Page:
Athens - Greek Prime Minister Antonis Samaras called on his government on Monday to speed up the rate of austerity reforms as the indebted country geared up to return to financial markets next year.
Greece could test market confidence in the cash-strapped country by mounting a new government debt auction in the second half of 2014 if the nation manages to return to economic growth, Greek Finance Minister Yannis Stournaras said Monday.
“That would be a great success, which would allow us to test the market with a new bond issue in the second half of 2014,” Stournaras told the German business daily Handelsblatt.
He said that the size of the auction was likely to be small, perhaps less than 3 billion euros (4 billion dollars).
Greece has been stuck in a recession for six consecutive years as it battles to cut high debt and deficit levels through steep cuts in public spending and tough economic reforms.
Inspectors from the troika of the International Monetary Fund, European Central Bank (ECB) and European Commission are expected to travel to Athens at the beginning of September to determine whether the government is able to generate the revenue needed to meet its 2015-2016 budget targets.
Last week, German Finance Minister Wolfgang Schaeuble admitted that Greece would probably need a third bailout. Germany carried the bulk of the weight of the previous two rescue packages.
On Sunday, Stournaras agreed that a new bailout might be necessary, but the amount would be lower than previous aid packages.
“If there is a need for further support to Greece, it will be in the amount of about 10 billion euros,” newspaper Proto Thema quoted him as saying.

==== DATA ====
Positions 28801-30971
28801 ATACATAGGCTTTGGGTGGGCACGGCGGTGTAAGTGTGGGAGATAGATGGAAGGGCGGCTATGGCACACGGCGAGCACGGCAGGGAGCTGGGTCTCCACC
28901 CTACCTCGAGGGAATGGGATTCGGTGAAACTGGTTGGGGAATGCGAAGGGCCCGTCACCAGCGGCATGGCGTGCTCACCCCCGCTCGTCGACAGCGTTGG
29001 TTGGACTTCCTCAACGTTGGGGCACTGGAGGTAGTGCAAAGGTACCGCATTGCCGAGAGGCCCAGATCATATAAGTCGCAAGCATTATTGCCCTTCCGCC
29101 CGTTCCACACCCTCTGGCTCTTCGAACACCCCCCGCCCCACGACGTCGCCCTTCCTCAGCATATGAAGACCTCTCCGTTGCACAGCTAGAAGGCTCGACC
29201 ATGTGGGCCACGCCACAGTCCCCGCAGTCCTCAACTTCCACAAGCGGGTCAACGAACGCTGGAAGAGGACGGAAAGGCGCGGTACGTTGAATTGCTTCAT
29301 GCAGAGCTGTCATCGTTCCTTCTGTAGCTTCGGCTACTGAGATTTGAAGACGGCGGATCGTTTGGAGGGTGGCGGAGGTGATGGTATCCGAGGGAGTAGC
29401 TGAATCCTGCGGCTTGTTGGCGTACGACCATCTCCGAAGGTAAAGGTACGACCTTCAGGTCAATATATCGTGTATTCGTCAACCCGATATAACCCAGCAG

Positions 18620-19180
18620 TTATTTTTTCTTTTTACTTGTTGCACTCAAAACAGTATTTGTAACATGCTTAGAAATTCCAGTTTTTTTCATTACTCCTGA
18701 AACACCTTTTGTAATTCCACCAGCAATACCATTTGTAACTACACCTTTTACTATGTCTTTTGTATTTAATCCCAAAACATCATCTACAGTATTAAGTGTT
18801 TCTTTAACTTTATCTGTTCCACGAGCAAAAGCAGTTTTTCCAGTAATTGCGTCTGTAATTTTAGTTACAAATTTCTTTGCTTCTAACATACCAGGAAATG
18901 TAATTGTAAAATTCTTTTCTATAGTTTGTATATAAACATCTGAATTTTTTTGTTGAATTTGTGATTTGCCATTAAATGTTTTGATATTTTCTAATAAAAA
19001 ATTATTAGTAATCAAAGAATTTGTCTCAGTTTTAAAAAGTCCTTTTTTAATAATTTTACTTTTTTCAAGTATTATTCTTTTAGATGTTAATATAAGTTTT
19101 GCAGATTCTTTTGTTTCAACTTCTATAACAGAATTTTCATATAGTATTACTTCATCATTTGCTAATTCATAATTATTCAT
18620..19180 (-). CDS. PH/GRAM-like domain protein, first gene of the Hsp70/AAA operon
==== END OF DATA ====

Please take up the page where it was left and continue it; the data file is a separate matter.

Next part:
He also ruled out any new austerity conditions to be attached to the bailout.
Athens received its first bailout of 110 billion euros in May 2010, followed by another 140 billion euros in 2012.
Following its implementation of austerity measures, Greece is set to receive another bailout payment of 5.8 billion euros by the end of September. It will be eligible for another 1 billion euros in October if it meets the troika's conditions.
Stournaras joined other leading European figures, including German Chancellor Angela Merkel, in ruling out a second round of debt relief for Athens.
“Debt relief that results in us being in the same situation in five years time would be counterproductive and would send the wrong signal to countries receiving aid,” ECB governing council member Jens Weidmann told Handelsblatt Monday.
Weidmann is also head of Germany's central bank, the Bundesbank. - Sapa-dpa